This month we start by showcasing three books that reflect on the world of contemporary photography, its major players and current themes, and then continue our monthly journey on a more pragmatic note — looking at titles that will help you improve your own photography — before finally taking a leisurely stroll along the cobbled streets of the coveted French capital.
Altered Landscape: Photographs of a changing environment
“A comprehensive look at the work of 100 contemporary photographers who capture the impact of human activity on natural landscapes. The Altered Landscape is a provocative collection of photographs representing a wide range of artists, techniques, visual styles, subjects, and ideological positions. Organized chronologically, the more than 150 images-by artists such as Andy Goldsworthy, Chris Jordan, Catherine Opie, and Edward Burtynsky-reveal the ways that individuals and industries have marked, mined, toured, tested, developed, occupied, and exploited landscapes over the last fifty years. From Robert Adams and Lewis Baltz, two of the most influential photographers to document environmental destruction in the American West, to Richard Misrach and Mark Klett, who examine abuse of natural resources, these moving images reveal the diversity of voices within the field of contemporary photography. In Association with the Nevada Museum of Art, Reno.”–Publisher’s website.
Collect contemporary photography
The best little book in a long time. Regardless of whether you are considering collecting contemporary photography or not, this book is definitely worth a look. Deceptively low key (its small format is at odds with many books on photography, and you will find it in the small books section of the Arts Music and Literature department of the central library), it confirms the place that photography has gained as an entirely legitimate artistic medium. Due to the nature of the medium and its ability to be reproduced, photography is still accessible, which can be quite an incentive to start collecting — rarity and quality of the print commanding the highest prices. Handy, useful, informative, this little book got me hooked. I read it from cover to cover in a couple of days, getting inspired by the well researched and yet succinct biographies of some of the influential names of contemporary photography. It also contains useful descriptions of the main photographic and printing techniques.
You cannot get a more up-to-date publication on this “grande dame” of contemporary photography than this comprehensive retrospective produced as the catalog of an exhibition held at the Museum of Modern Art from Feb to June 2012 and further afield from June 2013. The book reviews her most important series chronologically through high quality reproductions. The introductory essays by the exhibition curator, Eva Respini, and art historian Johanna Burton together with an interview between Sherman and John Waters give depth and perspective to the artist’s impressive body of work and the themes that pervade it.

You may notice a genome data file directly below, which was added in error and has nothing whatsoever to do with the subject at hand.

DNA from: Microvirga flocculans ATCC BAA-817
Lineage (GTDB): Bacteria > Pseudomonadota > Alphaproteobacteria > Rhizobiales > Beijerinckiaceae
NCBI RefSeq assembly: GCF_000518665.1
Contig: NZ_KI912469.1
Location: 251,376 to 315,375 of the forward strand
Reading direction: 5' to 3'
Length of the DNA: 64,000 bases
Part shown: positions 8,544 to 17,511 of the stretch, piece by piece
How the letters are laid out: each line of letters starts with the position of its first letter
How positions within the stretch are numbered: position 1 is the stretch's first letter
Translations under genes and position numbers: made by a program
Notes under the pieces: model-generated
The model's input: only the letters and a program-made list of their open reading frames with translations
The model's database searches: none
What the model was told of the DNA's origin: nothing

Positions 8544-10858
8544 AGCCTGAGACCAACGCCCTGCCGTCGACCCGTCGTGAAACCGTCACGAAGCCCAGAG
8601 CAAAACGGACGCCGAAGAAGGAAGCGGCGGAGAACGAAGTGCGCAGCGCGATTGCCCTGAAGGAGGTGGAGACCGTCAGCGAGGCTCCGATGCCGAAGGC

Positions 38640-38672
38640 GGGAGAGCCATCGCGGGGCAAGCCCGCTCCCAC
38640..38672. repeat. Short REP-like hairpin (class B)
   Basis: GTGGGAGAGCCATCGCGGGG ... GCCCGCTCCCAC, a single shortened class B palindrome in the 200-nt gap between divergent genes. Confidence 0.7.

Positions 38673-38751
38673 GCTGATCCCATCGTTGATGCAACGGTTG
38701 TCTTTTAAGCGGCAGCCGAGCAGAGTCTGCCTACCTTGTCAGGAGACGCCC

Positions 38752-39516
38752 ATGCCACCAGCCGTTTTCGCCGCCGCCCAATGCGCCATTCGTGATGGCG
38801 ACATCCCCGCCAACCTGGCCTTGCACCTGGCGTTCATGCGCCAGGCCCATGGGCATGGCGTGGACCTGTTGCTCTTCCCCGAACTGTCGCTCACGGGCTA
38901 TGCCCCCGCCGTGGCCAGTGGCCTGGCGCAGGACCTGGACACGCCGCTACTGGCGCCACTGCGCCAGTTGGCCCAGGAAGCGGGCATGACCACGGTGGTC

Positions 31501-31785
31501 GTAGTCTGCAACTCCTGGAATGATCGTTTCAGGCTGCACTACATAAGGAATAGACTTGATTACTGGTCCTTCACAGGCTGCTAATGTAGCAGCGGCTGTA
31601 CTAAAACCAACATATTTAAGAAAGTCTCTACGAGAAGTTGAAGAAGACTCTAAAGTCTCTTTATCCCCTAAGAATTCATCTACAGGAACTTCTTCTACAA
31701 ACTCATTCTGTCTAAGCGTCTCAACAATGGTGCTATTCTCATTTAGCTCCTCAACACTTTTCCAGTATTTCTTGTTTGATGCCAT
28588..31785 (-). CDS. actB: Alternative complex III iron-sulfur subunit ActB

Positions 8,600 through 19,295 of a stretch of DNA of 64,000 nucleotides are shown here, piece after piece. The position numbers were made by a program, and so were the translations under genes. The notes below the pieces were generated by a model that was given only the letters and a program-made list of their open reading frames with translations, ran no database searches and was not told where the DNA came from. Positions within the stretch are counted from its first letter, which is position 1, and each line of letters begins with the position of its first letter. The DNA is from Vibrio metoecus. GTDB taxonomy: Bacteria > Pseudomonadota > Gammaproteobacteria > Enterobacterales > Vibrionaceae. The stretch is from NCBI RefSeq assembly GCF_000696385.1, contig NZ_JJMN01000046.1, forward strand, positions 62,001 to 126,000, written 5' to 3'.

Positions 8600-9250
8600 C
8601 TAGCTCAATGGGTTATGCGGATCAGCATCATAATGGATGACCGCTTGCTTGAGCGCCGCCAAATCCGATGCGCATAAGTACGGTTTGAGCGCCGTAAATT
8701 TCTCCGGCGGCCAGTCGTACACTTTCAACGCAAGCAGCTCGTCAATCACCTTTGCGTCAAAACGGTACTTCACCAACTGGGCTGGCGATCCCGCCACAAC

For an interesting documentary on Cindy Sherman check out the 5th season of the excellent Art 21 PBS series, from our DVD documentary collection.
This practical guide presents in a clear and simple way the basics on getting the right camera equipment — lights, lenses, reflectors, etc. — and takes you through the key photographic principles of aperture, ISO, and shutter speed. Lighting and composition and food styling are explained and post-production techniques illustrated. Whether you want to improve your food photography to create vibrant blog posts or just want to improve your photography techniques from shooting to post-processing in general, this book is a good tool along the way.
“Photographer Joe McNally explains how to experiment with light in photographs. Using many colour photos as examples, he details how a flash works, basic lighting techniques, lighting modifiers, one-light solutions, individual images, flash technology, and lighting styles and approaches he has used, along with behind-the-scenes pictures and sketches that show light placement, power settings, f-stops, and shutter speeds, as well as detailing what motivates his choices.” (booknews.com)
And finally, for light visual relief, Paris in Colour
is a series of colour coded “postcards” of the city of light. A delicious little book, like a soft buttery brioche on a beautiful automn day. For more visual feasts on Paris, check out this blog: Portrait of a place: Paris.